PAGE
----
Generally, the consequences of a DUI (driving under the influence) conviction are going to be more severe if the offense involved an accident. And the more serious the accident, the more severe the consequences can be. (A DUI accident can also lead to a civil suit against the driver.) Here are some of the basics on aggravating factors and penalty enhancements for DUI-related accidents, injuries, property damage, and deaths.
The range of penalties you'll face for a DUI are set by statute and generally depend on how many prior DUI convictions you have. But most state laws also include aggravating factors that can increase the normal consequences for a DUI conviction. And the circumstances of an offense—even if not defined by the law as aggravating circumstances—can affect plea bargaining and what penalties a judge decides to impose within the allowable range. It's also possible for a DUI accident to lead to criminal charges in addition to the DUI charge.
In states that have accident-related DUI enhancements, the triggering factors are normally injuries, property damage, and deaths. In other words, the accident itself isn't the reason for the enhancements—it's the damage the accident causes.
In New Mexico, for example, a DUI involving accident-related injuries is considered an "aggravated DUI." This classification increases the mandatory jail by two days on a first offense, four days on a second offense, and 60 days on a third offense.
Similarly, in New Hampshire, a DWI (driving while intoxicated) involving serious bodily injury is considered an "aggravate DWI." This type of aggravated DWI is a class B felony and carries 14 days to seven years in jail and $1,000 to $4,000 in fines. (For comparison, a person convicted of a standard first DWI in New Hampshire faces no mandatory jail time and only $500 to $1,200 in fines.)
Each state that has accident-related DUI enhancements does things a little differently. But the general trend is that these enhancements substantially increase the possible penalties a driver faces for a DUI conviction.
When a person is convicted of a DUI at trial, the judge gets to decide what penalties to impose within the allowable range. In making this call, judges generally consider the aggravating and mitigating circumstances of the offense and the offender.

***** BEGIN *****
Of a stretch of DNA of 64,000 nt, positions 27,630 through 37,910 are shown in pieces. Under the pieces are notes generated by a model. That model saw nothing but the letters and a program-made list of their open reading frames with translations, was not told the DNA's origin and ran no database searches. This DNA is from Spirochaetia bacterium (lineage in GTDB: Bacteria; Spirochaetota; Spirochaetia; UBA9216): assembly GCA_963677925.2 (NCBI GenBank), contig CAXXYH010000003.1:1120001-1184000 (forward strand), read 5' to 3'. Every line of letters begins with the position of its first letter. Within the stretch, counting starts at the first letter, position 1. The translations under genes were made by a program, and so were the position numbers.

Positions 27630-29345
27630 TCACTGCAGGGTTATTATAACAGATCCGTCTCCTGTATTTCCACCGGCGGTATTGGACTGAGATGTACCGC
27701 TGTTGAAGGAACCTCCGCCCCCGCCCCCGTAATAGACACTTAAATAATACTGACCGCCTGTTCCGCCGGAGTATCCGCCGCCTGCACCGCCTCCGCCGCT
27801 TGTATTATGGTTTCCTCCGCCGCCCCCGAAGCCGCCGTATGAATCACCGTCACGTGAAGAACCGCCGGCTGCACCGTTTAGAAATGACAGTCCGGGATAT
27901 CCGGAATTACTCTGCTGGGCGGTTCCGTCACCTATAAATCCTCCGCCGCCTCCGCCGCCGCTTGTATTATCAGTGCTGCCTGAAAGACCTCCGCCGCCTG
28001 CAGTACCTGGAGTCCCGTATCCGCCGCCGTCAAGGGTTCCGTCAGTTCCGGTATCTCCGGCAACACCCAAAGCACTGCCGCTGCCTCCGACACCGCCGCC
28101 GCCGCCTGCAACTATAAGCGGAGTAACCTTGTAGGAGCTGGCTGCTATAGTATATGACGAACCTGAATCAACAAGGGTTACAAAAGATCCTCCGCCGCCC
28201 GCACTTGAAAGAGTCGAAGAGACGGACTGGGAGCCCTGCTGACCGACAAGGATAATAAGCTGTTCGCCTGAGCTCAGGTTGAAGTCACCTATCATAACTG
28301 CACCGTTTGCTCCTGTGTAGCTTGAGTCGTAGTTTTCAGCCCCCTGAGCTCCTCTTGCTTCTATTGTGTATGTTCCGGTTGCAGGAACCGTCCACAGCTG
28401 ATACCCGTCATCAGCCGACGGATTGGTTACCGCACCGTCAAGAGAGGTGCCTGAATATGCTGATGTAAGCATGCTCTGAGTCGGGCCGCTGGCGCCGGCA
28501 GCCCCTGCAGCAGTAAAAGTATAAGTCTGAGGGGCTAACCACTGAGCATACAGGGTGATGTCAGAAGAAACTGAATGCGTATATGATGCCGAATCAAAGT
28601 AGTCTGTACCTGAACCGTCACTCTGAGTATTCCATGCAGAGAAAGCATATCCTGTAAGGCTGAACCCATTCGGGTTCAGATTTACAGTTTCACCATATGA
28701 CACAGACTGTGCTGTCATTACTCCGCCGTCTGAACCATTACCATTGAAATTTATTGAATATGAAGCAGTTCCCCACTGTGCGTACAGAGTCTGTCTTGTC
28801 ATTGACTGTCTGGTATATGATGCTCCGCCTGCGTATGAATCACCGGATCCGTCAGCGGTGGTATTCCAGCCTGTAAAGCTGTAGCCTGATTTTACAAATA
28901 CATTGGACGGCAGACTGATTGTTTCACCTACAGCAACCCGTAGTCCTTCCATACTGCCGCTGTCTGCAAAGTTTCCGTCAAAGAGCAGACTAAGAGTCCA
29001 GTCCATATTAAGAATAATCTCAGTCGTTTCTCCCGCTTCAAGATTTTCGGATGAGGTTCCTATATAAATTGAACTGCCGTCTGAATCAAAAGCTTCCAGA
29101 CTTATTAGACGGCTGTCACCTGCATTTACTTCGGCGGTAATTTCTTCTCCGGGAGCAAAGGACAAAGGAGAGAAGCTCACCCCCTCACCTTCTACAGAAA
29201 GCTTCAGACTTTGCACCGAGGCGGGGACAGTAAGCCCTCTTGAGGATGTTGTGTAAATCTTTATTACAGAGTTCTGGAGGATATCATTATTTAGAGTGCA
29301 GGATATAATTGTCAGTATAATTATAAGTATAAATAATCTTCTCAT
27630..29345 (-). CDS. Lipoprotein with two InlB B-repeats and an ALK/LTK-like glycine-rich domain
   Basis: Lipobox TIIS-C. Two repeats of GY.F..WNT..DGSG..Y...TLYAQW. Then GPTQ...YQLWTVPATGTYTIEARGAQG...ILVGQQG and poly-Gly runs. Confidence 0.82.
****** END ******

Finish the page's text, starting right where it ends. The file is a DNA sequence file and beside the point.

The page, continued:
A judge is likely to consider a DUI accident to be a substantial strike against the offender, especially if there were serious injuries or deaths. So, judges tend to sentence quite a bit more harshly in DUI cases involving accidents.
For example, suppose someone is convicted of a first DUI in Colorado. A first DUI carries five days to one year in jail. For most first offenders, a judge might be inclined to go with the five-day minimum. But if a first offender causes an accident with injuries, the judge might more likely impose a sentence that's closer to the one-year maximum.
The overwhelming majority of DUI cases are resolved through plea bargaining. For the defendant, the goal of plea bargaining is to secure a deal that's at the lower end of the allowable penalties. However, prosecutors are normally willing to offer this type of plea deal only in cases that don't involve substantial aggravating factors. So, when a DUI case involves an accident, it can seriously hinder the defendant's ability to strike a good plea bargain.
When a drunk driving incident involves injuries or deaths, the responsible driver might be looking at charges in addition to a DUI charge.
In some states, drivers who recklessly (or while under the influence) cause injury to another person can be charged with vehicular assault. And, when a drunk driver ends up killing another person, vehicular manslaughter or even murder charges are a possibility.
All these offenses are typically felonies and often carry substantial prison time and expensive fines. Also, drivers who are convicted of multiple criminal charges typically face separate penalties for each conviction.
The consequences of a DUI are serious, especially if the offense involved an accident. If you've been arrested for driving under the influence, you should get in contact with an experienced DUI as soon as possible.